A compilation of some of Cuba's most renowned democracy leaders by the University of Miami's Institute for Cuban and Cuban-American Studies (ICCAS).
Note the overwhelming trend in support of U.S. sanctions.
Berta Soler, leader of The Ladies in White:
“The position of the Ladies in White is that it should be strengthened. No oxygen to the Cuban government, no diplomatic overtures, because this will not benefit the people of Cuba. When there was a socialist bloc and the Soviet Union, rather than evolving we regressed. What the Cuban government wants is to buy time to stay in power.”
Jorge Luís García Pérez “Antúnez”, leader of the Orlando Zapata Tamayo National Resistance Front:
“We condemn the measures taken by the U.S. Chamber of Commerce and other initiatives, which motivated by spurious economic interests, impede the efforts of the Cuban people to achieve their freedom. Instead of foreign investment with the dictatorship that represses the Cuban people, what we need is for the free world -- and most importantly Cubans in exile -- to support the efforts of the civil resistance.”
Antonio Rodiles, “Estado de SATS” director:
“It is shameful to witness this anti-embargo onslaught associated with or in support political actors inside and outside of Cuba. Fundamental freedoms have never come out of complacency from the torturers; those who are afraid today because time is running out must hear direct words and understand that respect for the rights and freedoms of its citizens are the premise.”
Rosa Maria Payá, daughter of the late Oswaldo Payá leader of the Christian Liberation Movement:
“Lifting the embargo is not the solution because it’s not the reason for our lack of economic and human rights. I support coherent conversations but negotiations should not reward the military elite in Havana that imposes its agenda on the Cuban people, promotes intolerance and hostility with absolute impunity.”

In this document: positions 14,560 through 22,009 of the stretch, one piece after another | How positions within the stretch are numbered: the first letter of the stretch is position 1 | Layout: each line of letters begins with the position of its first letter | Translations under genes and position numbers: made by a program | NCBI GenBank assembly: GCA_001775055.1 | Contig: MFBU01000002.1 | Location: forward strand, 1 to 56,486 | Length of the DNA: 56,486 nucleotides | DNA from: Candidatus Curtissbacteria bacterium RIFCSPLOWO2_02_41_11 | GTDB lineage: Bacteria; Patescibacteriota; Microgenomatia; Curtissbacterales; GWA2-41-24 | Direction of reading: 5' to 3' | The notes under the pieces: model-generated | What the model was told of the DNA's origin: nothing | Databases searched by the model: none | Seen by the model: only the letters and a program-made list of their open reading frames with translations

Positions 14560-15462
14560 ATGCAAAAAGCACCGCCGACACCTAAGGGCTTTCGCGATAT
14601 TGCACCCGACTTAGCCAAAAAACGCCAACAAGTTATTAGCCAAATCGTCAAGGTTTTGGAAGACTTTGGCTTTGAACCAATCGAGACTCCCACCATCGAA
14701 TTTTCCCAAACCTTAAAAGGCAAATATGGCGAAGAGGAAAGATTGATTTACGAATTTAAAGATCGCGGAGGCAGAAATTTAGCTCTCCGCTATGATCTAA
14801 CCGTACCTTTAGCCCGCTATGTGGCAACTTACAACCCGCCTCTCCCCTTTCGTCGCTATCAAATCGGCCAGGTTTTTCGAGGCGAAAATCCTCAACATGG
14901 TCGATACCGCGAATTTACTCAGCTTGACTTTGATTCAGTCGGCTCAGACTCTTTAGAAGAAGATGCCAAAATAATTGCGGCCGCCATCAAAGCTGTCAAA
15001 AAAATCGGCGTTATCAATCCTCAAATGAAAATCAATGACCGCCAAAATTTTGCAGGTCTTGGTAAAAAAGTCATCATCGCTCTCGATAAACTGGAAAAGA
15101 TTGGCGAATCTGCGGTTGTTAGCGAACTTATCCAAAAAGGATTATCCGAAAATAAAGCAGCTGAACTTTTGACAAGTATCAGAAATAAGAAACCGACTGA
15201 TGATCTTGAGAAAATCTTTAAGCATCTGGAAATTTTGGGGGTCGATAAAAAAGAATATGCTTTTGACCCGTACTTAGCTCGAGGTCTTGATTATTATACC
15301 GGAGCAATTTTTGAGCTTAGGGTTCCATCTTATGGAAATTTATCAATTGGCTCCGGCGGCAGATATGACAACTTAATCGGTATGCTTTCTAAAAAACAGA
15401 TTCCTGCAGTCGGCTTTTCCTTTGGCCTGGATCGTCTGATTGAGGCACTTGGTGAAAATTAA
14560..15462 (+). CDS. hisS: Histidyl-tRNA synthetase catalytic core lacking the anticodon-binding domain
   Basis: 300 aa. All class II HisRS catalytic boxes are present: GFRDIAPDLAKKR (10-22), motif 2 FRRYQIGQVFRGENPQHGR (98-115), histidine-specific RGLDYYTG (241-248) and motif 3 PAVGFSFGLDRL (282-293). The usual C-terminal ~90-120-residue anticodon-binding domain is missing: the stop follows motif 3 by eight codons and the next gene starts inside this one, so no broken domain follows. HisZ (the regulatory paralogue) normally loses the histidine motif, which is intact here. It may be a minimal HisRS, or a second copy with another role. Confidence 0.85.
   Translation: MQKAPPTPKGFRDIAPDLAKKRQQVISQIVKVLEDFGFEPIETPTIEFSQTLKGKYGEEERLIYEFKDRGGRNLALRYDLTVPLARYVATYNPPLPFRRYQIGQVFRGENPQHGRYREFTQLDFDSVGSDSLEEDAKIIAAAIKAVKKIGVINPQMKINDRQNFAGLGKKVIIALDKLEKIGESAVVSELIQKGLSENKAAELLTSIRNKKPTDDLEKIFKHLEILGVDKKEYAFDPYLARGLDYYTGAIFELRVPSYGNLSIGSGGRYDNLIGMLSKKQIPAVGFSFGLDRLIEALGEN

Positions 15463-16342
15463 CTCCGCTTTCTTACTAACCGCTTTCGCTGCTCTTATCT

José Daniel Ferrer, executive secretary of Cuba’s Patriotic Union:
“Any diplomatic approach or any issue between any free country in the world and Cuba must bear in mind our situation regarding human rights. The Castro regime is a flagrant and contumacious violator of human rights. The regime is doomed, thus overtures from people or institutions searching for economic opportunities in Cuba are wrong.”
Dr. Oscar Elias Biscet, president of the Lawton Foundation and Emilia Project:
“It’s a shame that such famous newspapers like The New York Times lends itself to the lies of the Castro regime and promotes loosening restrictions of a brutal dictatorship.”
Guillermo Fariñas, Cuban dissident:
“It would be a mistake to unilaterally lift travel restrictions because it would be a source of money for a government that is desperate to obtain dollars to continue controlling the country since Venezuela is not doing so well.”
Manuel Cuesta Morúa, secretary general of Partido Arco Progresista de Cuba:
“The embargo is a political instrument seeking to achieve political objectives from a perspective. When a political instrument moves away from the essence of the scenario it builds from, it becomes irrelevant, and that is what has happened to the embargo, the Cuban government has been able to manipulate it.”
Yoani Sánchez, Cuban blogger:
“The Cuban government exaggerates the embargo’s importance. When I go to the store I find many products made in the U.S. This shows that the economic impact is minor. Instead it has become an argument for the Cuban government to justify the economic disaster and lack of freedom.”
René Gómez Manzano, Cuban independent lawyer and journalist:
“It would be a mistake to lift the embargo without Cuba agreeing to respect human rights. Any negotiation that does not ensure respect of human rights will only hurt Cubans and the U.S. as well. If the United States provides Cuba with credits, the American tax payers will be the ones sustaining the Castro regime.”
Laritza Diversent, Cuban independent lawyer and blogger:
“Lifting the embargo will make things clear- political repression will not cease and it will show that repression is not exclusively against dissidents. It’s against the whole country.”
Juan Carlos Gonzalez, Cuban blind dissident:
“If you end the embargo now like The New York Times wants, Cuba will have 50 more years of misery, 50 more years of state criminality and 50 more years of torture.”
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